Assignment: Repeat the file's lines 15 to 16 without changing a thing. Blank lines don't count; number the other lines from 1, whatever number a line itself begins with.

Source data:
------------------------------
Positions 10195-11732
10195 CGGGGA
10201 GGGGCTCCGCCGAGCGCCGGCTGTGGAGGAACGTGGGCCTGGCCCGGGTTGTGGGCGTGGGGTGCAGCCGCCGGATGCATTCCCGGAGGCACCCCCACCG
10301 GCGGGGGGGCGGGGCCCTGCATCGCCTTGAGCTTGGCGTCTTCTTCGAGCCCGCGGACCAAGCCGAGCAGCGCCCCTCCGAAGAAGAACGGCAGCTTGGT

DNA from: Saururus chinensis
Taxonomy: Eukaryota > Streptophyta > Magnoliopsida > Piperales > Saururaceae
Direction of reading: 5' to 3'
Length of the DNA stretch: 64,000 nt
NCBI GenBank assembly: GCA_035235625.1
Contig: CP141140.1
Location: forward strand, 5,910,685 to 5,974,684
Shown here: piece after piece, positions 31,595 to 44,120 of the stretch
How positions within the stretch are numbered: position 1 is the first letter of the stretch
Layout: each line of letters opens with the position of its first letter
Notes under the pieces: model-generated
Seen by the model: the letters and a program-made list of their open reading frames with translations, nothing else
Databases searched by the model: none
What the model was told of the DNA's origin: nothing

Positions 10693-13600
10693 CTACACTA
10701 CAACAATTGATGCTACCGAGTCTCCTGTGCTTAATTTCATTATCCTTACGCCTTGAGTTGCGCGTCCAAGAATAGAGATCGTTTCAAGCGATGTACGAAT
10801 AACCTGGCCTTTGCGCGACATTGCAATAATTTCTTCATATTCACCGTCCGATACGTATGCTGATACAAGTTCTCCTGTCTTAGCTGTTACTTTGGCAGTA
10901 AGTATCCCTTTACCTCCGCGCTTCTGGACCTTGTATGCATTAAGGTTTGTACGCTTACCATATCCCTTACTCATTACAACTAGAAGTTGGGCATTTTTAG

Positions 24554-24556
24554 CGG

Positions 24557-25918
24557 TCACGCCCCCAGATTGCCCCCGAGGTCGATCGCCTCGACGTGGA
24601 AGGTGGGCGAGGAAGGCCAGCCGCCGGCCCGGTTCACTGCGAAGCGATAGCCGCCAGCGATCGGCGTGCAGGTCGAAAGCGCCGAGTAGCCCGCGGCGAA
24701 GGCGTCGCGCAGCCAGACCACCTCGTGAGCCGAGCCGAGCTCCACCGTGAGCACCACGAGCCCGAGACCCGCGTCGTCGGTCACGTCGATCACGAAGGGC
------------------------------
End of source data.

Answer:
Notes under the pieces: model-generated
Seen by the model: the letters and a program-made list of their open reading frames with translations, nothing else